It's also a funny way to treat a region that started the "red wave" that gave the government its majority. The Liberals hold all 32 federal seats and all four provincial governments in Atlantic Canada. One would think some gratitude might result. Yet like the whittling away of the shipbuilding contracts in Nova Scotia and the decision to make an Ontarian the minister responsible for the Atlantic Canada Opportunities Agency, the latest slight over a Supreme Court seat has been accepted with barely a whisper.
Some Liberal premiers have offered passive comments in support of an Atlantic Canadian on the top court. There have been tame murmurings from the Canadian Bar Association. But no one has called out the prime minister for what this is -- spit in our eye.
It would appear the government is committed to the importance of diversity by appointing persons who are ethnically diverse and bilingual. This is a laudable goal. When I was in government, we were proud to appoint in our region judges of Acadian, Métis and Asian descent. There were many others in other parts of Canada, all highly capable jurists. But there should also be emphasis on regional diversity, which has been historically important, given the rich cultural fabric the provinces brought into Confederation and the traditions that are still visible in the day-to-day lives of Atlantic Canadians.
The inclusion in the Supreme Court of Canada of a jurist drawn from these traditions and experiences helps preserve national cohesion. It ensures that the court will benefit from deep knowledge of the unique economic, social, legal and historical aspects of life in a part of the country that helped found the Canada we know. It's the ultimate irony -- a whole region seems set to be denied representation in the name of "greater diversity."
We are being taken for granted and ignored as a friendly backwater.
As a former federal minister, I can appreciate the need for fluency in both official languages, yet that does not mean that Canadians who are not proficient in both official languages are unsuited for office or the judiciary. Modern technology is sufficient to allow judges and others to do their work while acquiring proficiency in these languages. I have no doubt that many Canadians could point to some of the best judges and even politicians in our history who were not fluent in both French and English, including current members of the Supreme Court. To automatically disqualify all Canadians from those offices based simply on how many languages they speak is to deny Canadians the opportunity of have the most qualified and capable people considered for those positions.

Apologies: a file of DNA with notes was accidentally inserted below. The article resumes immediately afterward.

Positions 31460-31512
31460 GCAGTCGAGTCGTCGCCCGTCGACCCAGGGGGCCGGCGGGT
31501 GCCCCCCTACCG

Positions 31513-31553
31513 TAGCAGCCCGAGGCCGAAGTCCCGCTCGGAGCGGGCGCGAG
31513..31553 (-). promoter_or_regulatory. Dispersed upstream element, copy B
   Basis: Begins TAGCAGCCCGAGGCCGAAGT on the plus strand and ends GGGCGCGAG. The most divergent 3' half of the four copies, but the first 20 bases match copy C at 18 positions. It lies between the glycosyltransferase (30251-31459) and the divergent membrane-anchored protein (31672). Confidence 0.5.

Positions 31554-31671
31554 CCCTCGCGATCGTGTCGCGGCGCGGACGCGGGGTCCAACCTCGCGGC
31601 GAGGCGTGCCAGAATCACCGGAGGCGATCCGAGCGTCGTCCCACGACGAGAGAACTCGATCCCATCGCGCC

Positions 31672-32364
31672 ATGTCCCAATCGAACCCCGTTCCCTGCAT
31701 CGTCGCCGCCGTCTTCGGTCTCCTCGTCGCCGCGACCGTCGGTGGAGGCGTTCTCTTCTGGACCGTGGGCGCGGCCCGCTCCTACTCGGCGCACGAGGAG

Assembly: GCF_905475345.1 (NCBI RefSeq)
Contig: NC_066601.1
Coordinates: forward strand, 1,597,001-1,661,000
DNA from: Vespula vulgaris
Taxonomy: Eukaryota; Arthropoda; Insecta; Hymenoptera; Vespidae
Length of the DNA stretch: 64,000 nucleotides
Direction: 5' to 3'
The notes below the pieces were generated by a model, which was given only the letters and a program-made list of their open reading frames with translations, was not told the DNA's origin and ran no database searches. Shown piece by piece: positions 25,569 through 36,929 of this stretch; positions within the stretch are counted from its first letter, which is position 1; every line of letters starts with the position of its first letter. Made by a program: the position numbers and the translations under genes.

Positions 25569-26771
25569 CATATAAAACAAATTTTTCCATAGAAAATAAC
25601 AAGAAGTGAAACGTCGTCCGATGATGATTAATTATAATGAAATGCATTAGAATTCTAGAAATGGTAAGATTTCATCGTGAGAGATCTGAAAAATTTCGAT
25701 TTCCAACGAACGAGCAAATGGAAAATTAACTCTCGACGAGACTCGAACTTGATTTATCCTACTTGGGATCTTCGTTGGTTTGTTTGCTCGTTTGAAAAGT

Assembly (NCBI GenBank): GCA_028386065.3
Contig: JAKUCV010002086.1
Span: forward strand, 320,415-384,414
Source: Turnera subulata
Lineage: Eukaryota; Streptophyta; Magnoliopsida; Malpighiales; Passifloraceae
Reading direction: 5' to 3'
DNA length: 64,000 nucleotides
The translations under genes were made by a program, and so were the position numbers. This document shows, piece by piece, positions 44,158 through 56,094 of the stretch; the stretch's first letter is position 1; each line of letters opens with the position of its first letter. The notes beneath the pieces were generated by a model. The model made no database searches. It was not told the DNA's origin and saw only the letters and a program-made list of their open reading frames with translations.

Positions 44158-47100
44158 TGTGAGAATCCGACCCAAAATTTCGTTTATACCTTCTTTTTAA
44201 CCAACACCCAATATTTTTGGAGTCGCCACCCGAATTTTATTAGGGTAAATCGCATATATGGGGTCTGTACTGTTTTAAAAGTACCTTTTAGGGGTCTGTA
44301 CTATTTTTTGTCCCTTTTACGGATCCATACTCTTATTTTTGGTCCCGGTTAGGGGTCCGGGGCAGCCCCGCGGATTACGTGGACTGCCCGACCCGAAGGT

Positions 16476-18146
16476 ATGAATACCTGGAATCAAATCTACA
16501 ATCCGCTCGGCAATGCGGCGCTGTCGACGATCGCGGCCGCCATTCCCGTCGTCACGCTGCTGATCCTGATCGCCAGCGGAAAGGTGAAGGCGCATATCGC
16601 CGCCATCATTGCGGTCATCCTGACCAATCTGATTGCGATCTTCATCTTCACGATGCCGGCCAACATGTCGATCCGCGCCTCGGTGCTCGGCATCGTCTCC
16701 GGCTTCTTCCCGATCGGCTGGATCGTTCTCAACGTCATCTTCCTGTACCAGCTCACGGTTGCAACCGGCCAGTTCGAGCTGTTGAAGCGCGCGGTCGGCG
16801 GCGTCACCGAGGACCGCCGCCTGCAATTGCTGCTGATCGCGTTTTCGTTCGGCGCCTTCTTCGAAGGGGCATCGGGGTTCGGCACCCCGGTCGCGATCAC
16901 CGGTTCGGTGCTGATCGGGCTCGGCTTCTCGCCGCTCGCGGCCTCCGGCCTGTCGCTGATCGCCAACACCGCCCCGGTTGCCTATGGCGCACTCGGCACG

The ultimate goal remains, as it must, quality and legal excellence above all else.The Supreme Court is too important to have the government conduct a social science experiment.
There are, of course, a great many bilingual jurists in Atlantic Canada who could be expected to serve their country with distinction, if selected. With the Trudeau government's hammerlock on all political power in the region, one would think it would warrant enormous influence. Yet the opposite seems to be true. We are being taken for granted and ignored as a friendly backwater. It's time for Atlantic Canadians, whatever their partisan affiliation, to stand up and make themselves heard. It may take courage to say so, but photo-ops aren't enough. We need representation from a government that takes Atlantic Canada seriously.
A version of this op-ed was first published on National Post.